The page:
Surveillance stepped up after elephants damage fencing in Kaeng Krachan National Park


Rangers in Kaeng Krachan National Park have intensified their patrols after wild elephants were found to have damaged protective fencing, prompting concerns over potential encounters between the animals and local communities.

On August 28, 2023, Mr. Somjet Chanthana, the head of Kaeng Krachan National Park, led a team of more than 20 personnel, including rangers, special forces soldiers, and local representatives, in a comprehensive survey of vulnerable areas. This came after villagers reported wild elephants breaching the fences, causing damage, and seeking food on roads and within villages in Huay Sat Yai in Prachuap Khiri Khan, as well as in Phetchaburi province.

The park’s fencing, designed to direct elephants away from adjacent agricultural fields, have helped in reducing human-elephant conflicts in the area. The fences not only keep elephants within the park boundaries but are also designed to allow smaller wildlife to pass through. According to data from the Wildlife Conservation Society (WCS), incidents involving humans and elephants dropped significantly from more than 400 in 2005 to about 40 in 2020, largely attributed to these passive barriers.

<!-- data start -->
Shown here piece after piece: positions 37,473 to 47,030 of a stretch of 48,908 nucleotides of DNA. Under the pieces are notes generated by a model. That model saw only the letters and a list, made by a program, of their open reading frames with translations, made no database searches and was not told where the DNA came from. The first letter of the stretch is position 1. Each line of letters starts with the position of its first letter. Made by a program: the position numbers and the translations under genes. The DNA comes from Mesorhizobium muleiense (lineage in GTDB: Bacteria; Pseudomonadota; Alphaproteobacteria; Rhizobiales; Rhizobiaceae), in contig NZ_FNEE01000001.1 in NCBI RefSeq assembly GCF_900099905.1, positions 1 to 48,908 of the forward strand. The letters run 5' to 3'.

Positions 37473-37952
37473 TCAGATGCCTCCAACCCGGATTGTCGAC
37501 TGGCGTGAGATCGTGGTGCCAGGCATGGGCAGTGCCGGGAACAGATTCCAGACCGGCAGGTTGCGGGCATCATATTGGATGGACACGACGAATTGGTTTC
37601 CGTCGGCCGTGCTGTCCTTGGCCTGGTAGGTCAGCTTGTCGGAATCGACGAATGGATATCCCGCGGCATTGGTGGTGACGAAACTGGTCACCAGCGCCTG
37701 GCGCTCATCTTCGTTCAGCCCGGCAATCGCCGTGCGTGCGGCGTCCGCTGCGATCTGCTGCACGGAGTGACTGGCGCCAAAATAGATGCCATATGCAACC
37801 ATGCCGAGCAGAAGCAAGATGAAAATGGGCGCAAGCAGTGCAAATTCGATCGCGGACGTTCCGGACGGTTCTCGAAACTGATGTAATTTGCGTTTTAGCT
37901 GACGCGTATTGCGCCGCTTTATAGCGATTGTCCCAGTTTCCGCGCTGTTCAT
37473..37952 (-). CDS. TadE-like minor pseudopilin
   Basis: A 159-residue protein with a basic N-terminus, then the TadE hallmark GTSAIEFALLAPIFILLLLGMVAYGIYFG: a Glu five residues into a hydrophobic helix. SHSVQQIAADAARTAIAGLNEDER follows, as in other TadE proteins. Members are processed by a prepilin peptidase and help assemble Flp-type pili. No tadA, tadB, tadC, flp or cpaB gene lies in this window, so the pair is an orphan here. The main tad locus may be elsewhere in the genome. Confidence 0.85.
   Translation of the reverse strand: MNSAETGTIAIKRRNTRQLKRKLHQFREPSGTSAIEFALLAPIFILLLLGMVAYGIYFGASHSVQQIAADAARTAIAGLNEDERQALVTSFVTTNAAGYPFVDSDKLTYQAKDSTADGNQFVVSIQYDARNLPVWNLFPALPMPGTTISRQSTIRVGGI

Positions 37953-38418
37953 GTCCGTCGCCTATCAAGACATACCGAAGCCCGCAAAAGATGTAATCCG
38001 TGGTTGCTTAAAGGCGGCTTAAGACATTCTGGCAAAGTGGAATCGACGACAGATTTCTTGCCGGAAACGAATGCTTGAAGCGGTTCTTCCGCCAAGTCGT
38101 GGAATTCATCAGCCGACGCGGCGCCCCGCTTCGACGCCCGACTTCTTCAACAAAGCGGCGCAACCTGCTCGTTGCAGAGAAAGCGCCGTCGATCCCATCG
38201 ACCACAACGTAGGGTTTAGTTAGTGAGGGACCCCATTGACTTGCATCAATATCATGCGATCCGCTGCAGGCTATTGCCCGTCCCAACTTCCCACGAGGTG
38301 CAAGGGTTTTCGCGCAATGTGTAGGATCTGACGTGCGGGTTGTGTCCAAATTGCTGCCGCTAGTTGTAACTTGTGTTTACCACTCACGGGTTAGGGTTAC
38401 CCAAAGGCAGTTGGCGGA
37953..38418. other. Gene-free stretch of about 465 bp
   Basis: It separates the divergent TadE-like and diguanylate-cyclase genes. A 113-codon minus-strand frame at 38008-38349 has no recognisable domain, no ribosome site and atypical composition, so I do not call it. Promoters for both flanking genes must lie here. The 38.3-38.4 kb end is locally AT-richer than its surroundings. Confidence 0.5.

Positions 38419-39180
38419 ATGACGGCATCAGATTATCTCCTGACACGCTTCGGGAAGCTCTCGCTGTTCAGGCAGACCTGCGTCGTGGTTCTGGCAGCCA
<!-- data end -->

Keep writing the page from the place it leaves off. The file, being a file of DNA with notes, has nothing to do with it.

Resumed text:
Protecting communities from the occasional wandering elephant involves a multifaceted approach. Communities have pooled private funds and collaborated with various agencies to devise solutions, such as the introduction of “forest cloth” barriers. However, the process hasn’t been without challenges. “Current inspections have revealed damages at several points on the fences, making them vulnerable to breaches by elephants,” stated Chanthana.

Emphasizing the need for more robust support, Chanthana added, “With adequate budgetary allocation, we could significantly enhance the durability and efficiency of these barriers.”

To address this joint patrols comprising with rangers from the park and other agencies have been deployed in a bid to ensure the safety of both the elephants and the local communities.

Recent media reports showing elephants blocking vehicles or wandering on tourist roads have amplified the urgency to address the situation, resulting in increased patrol intensity by park officials.